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Anousheh Ansari podcast: Let our choices reflect our hope — and not our fear

Telstra Vantage™

Posted on October 13, 2017

4 min read

When engineer and businesswoman Anousheh Ansari was a little girl, growing up in Iran in the 1970s, she loved to sleep outside and stare at the sky wondering, “What’s out there?” Could it be that somewhere, on a distant planet, there’s another girl looking up at the sky thinking about the same thing?

Ansari dreamed of going to space, and it was that dream — and those moments when she watched the stars at night — that gave her peace as her country underwent a revolution she couldn’t yet comprehend and then entered war with neighbouring Iraq. During a keynote presentation at the Telstra Vantage 2017 conference, Ansari said that her imagination saved her during those terrifying moments.

She called imagination “one of the most precious gifts we have as human beings,” as it allows us to change what we don’t like in our lives and to think about things that don’t exist — then make them real. It starts with the spark of an idea. For her, that spark was space travel. She drew pictures of herself visiting alien worlds in rockets. The adults around her thought it was an unrealistic dream and a phase she’d eventually grow out of and forget. But her stubbornness prevailed.

When Ansari moved to the US in the mid-1980s and saw, with some disappointment, that Star Trek had not become reality, she refused to let her dream end. She became an engineer and built up a successful career in telecommunications and technology, and in 2001 she sold her company.

A few years later she met engineer Peter Diamandis, who had since 1995 been seeking funding for his XPRIZE concept — a competition for non-government organisations to build a reusable vehicle capable of flying a pilot to the edge of space. He’d been turned down, repeatedly, but Ansari and her brother-in-law were impressed by his passion and decided to underwrite the competition. It became the Ansari XPRIZE in May 2004, with participation from 26 teams from 7 countries. The first US$10 million winner was a rocket-powered aircraft called SpaceShipOne.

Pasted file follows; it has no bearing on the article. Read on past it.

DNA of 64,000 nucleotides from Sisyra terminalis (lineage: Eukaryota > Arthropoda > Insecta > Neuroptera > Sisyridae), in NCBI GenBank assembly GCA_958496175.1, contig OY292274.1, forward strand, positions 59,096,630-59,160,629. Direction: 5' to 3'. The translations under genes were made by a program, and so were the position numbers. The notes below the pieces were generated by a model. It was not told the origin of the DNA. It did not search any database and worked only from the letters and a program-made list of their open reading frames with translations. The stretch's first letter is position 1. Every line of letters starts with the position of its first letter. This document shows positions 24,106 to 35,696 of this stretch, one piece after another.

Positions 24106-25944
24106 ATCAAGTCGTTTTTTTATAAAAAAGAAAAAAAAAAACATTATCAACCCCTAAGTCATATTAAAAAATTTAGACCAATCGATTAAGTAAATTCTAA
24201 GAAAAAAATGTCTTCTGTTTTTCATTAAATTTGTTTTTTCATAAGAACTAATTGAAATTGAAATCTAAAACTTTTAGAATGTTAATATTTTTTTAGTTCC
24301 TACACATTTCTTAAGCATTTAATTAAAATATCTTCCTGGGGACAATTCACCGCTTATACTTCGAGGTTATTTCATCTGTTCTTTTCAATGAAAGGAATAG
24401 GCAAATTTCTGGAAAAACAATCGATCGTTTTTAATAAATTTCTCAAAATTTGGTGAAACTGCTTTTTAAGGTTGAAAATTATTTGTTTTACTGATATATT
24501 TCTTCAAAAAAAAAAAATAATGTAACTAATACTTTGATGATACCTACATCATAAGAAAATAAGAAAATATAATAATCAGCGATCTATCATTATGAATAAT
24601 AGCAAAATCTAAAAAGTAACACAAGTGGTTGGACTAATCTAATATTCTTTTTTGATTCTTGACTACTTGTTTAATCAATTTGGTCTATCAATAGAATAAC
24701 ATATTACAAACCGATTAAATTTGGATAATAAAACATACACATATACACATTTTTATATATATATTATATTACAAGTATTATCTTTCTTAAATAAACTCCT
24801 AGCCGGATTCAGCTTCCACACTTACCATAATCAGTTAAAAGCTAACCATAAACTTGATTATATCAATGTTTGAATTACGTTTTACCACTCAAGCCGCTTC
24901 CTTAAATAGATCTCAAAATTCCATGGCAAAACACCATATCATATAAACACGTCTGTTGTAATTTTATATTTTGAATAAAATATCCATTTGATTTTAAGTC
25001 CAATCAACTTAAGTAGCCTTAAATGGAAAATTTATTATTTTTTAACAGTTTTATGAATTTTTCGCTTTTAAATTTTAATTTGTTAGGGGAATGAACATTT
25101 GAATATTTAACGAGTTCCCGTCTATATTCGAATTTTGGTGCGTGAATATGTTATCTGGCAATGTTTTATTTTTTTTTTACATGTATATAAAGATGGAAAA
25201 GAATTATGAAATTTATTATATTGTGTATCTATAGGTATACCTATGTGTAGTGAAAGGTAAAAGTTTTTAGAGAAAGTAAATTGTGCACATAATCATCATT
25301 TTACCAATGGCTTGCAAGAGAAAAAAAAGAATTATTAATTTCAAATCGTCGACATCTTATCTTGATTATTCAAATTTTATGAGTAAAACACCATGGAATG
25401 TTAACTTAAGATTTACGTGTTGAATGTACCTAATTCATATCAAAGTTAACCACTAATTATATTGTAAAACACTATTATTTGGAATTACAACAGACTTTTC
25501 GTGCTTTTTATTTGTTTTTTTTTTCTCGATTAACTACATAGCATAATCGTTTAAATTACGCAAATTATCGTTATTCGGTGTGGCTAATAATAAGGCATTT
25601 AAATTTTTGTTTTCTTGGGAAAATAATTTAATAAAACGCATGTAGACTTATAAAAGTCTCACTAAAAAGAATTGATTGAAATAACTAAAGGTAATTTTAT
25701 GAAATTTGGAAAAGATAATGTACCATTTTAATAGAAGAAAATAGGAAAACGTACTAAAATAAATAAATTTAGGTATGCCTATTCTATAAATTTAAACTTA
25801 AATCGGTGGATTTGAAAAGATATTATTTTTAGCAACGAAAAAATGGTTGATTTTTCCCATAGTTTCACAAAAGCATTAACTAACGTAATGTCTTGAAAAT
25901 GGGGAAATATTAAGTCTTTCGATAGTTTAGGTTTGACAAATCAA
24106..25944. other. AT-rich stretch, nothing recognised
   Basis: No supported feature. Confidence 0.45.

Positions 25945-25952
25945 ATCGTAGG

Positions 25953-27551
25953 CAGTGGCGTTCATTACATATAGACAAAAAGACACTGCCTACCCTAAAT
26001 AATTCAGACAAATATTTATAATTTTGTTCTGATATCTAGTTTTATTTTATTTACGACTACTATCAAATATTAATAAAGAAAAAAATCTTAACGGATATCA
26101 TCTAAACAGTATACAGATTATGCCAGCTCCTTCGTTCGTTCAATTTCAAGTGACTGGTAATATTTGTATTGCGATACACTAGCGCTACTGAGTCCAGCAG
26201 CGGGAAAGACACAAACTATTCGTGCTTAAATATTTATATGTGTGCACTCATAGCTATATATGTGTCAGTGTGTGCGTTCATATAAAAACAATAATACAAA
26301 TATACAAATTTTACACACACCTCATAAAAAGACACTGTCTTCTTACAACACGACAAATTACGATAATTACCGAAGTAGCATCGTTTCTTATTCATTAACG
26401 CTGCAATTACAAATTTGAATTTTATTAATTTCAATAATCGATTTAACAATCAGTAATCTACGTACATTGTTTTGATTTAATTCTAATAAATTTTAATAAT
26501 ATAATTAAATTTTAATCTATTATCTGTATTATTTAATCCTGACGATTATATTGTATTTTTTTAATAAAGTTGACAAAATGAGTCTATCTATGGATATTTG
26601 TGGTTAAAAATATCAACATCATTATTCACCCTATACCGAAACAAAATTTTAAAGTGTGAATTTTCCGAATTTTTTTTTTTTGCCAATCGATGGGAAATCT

Richard Branson and Virgin subsequently partnered with SpaceShipOne makers Scaled Composites to design and build rocket planes based on that concept to provide suborbital spaceflights to tourists.

Ansari said the prize helped spur innovation in an area where it had been sorely lacking. She noted that private space technology is now a $100 billion industry, and that it’s now even possible to build and launch low-cost nanosatellites for special communications and research purposes.

Ansari achieved her dream in 2006, aged 40, after training as a backup for a Soyuz flight to the International Space Station, when Japanese businessman Daisuke Enomoto was disqualified for medical reasons. She became the first woman and first Iranian (and fourth overall) private space explorer, and she lived aboard the ISS for eight days — during which time she conducted experiments for the European Space Agency and published the first ever blog from space.

Ansari said that she’s excited about the future, but the pace of change is now so fast — and new technologies have become so intertwined — that it’s hard to predict what lies ahead. She likened it to taking 20 steps on the stage. If they were linear steps, she might reach the end of the stage or a little beyond there. But it would be hard for anyone to imagine 20 exponential steps, which would actually send her around the Earth 125 times.

She argued that it’s important to be prepared for change and to be ready to adapt. To prepare, we can look at the trends: she said 3D printing may transform food, medicine, textiles, and more, and it will make it possible to build habitats on the Moon and Mars; gene editing may cure diseases or grant us new abilities; and augmentation will enable us to regain capabilities lost or to gain entirely new ones.

“Technology is just a tool,” she said, “and how we use it and what we use it for will determine if it’s a good technology or it will actually be a harmful technology.”

The most important thing, Ansari said, is that we let our choices reflect our hope — and not our fear. The future is what we imagine it to be, she concluded, so she implored everyone to “march into the future armed with our hopes and positivity.”